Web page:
There are many examples of the "skip the latte" argument in personal finance. Say you have a $5 latte every day instead of saving that $5. Over 20 years, you're not just missing out on the $36,500 you could have saved (365 days x $5 x 20 years). You're missing out on $61,655, which is the $36,500 you spent plus the investment returns you could have earned from compounding your savings for 20 years with a 5% annual investment return.

Opportunity Cost: Buying Daily Lattes vs. Investing the Savings

If you'd prefer to keep your latte, there are many ways to save, including reevaluating your budget, negotiating recurring expenses like insurance premiums, lowering interest rates and paying down debt.

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The power of compounding investment returns can make the prospect of forgoing expenses today more compelling.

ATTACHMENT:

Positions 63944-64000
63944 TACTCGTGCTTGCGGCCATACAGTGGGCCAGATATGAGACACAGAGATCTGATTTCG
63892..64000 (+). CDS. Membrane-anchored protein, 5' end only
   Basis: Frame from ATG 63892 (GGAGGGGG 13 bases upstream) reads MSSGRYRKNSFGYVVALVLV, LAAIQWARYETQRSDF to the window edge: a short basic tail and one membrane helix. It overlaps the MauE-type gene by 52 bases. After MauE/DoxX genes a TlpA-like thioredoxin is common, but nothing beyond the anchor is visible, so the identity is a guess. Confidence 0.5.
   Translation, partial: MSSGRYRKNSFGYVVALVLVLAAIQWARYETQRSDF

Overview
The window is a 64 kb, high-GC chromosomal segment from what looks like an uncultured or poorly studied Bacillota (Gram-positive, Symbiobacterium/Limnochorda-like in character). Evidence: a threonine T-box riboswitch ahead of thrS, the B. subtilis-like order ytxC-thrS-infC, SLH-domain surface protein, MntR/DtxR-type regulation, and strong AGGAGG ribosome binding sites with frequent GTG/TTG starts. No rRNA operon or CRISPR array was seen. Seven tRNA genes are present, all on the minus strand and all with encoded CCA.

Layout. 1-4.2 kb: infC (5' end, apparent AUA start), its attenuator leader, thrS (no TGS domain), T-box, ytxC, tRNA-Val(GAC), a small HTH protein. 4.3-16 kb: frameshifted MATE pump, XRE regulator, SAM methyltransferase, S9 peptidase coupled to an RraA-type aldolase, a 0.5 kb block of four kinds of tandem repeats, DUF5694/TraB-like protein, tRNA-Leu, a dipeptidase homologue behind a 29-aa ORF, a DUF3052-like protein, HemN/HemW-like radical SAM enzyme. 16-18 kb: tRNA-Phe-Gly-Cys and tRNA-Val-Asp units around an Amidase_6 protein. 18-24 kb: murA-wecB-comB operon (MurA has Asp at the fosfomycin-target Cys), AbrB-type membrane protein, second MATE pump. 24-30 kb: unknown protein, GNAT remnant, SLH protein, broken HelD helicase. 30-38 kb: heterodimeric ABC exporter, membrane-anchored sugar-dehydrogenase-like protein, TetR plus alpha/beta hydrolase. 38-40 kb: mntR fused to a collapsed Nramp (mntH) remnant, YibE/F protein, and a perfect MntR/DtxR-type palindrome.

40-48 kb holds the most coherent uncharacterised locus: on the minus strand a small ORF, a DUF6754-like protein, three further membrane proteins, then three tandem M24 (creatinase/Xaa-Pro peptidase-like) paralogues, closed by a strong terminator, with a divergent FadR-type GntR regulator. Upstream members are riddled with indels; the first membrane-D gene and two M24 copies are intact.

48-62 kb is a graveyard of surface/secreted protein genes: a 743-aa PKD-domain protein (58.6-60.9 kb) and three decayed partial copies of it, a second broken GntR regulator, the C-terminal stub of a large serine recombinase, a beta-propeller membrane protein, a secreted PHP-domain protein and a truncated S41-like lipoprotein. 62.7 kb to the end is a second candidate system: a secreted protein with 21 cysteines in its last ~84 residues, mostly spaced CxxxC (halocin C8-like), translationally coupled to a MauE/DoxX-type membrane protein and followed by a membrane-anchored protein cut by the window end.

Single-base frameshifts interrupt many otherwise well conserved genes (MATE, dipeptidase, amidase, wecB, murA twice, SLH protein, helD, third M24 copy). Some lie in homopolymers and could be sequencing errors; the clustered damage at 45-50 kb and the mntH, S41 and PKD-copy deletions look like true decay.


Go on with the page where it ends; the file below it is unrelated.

Opportunity Costs, Sunk Costs and the Sunk Cost Fallacy

A woman sits at a desk, considering her options as she slowly sinks into quicksand.

Have you ever said or heard someone say, "I/we have already spent…" to justify why a choice is made?

Maybe you've heard a story of someone going to an outdoor concert to see an act they weren't that into in the pouring rain just because they had bought the ticket? Or a company continuing to spend money on a failing project because it had already spent a considerable amount on it? At some point, these people had a chance to reassess their situation and potentially back out, despite the costs they had already incurred. These already incurred costs are referred to as sunk costs, and they are costs you can't recover regardless of what you do.